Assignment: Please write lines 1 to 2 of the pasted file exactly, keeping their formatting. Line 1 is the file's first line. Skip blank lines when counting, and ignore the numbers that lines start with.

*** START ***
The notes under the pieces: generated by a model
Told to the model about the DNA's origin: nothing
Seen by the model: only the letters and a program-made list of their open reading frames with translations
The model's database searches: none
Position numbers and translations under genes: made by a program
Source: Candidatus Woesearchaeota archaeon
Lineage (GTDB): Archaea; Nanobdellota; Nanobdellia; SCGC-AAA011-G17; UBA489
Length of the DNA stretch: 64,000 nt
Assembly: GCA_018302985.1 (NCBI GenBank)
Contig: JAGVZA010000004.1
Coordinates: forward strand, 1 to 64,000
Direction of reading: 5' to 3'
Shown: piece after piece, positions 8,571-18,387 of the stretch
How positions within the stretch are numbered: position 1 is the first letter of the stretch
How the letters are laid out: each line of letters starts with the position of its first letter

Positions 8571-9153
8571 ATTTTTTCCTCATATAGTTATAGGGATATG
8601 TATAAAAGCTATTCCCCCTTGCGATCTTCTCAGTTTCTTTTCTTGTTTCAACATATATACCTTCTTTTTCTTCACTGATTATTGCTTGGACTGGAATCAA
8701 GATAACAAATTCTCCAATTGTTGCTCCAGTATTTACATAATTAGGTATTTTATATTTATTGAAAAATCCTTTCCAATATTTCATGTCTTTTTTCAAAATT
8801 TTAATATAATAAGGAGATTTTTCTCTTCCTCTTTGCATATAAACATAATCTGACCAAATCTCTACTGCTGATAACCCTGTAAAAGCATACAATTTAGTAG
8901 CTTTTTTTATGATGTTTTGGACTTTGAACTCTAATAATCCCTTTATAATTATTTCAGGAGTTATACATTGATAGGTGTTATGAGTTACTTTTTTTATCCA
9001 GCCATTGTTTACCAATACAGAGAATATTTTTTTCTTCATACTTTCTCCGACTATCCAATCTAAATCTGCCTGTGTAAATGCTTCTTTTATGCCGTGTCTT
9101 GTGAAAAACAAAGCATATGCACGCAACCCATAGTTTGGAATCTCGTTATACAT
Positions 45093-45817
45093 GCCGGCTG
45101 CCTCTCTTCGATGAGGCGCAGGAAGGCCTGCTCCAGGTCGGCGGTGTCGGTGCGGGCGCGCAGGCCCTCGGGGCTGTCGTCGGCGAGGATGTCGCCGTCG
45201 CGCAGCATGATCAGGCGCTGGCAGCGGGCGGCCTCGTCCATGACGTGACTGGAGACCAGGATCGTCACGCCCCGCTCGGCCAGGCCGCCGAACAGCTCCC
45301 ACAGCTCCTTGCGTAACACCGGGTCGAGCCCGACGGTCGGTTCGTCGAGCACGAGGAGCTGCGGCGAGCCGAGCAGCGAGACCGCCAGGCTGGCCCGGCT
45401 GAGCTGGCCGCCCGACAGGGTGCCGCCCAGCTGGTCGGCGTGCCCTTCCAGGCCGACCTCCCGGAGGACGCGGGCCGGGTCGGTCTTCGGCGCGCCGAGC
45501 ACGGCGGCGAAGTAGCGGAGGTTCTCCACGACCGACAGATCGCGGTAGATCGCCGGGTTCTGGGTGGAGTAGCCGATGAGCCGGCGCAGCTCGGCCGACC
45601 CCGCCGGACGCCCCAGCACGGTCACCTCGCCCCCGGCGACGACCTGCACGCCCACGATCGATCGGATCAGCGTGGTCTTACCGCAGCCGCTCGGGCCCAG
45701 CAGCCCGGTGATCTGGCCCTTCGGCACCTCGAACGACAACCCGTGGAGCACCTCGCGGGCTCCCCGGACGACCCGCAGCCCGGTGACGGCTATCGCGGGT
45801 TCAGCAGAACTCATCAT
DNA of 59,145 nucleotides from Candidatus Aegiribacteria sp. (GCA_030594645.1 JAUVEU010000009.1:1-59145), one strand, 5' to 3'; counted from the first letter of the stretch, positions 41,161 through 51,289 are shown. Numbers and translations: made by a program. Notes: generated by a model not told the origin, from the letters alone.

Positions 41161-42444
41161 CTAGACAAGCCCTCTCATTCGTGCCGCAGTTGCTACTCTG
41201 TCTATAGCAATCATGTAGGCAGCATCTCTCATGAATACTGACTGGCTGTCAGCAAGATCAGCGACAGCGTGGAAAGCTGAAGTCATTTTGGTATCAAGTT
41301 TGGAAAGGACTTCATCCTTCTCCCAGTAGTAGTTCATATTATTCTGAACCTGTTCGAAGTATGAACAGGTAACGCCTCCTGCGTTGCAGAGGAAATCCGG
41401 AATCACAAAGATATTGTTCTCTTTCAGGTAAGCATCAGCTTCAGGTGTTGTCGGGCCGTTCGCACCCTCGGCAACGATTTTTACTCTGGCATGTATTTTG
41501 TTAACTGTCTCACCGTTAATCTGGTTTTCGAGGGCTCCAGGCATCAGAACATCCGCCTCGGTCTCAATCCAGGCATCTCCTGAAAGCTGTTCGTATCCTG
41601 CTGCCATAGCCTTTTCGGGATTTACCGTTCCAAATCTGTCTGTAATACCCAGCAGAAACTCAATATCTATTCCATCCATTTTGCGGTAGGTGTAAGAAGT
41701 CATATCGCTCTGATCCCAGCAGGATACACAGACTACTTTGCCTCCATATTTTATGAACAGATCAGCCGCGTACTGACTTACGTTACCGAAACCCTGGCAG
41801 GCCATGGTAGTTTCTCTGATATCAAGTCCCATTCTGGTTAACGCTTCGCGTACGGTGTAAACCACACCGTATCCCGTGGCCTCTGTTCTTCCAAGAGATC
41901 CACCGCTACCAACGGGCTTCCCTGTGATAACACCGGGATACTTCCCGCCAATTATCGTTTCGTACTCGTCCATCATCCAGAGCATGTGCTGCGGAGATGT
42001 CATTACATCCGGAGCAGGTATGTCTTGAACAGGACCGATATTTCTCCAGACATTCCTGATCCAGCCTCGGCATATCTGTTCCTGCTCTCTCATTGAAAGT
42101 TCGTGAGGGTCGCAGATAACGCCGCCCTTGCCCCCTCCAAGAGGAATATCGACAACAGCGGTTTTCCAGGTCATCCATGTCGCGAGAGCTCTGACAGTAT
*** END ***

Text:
The notes under the pieces: generated by a model
Told to the model about the DNA's origin: nothing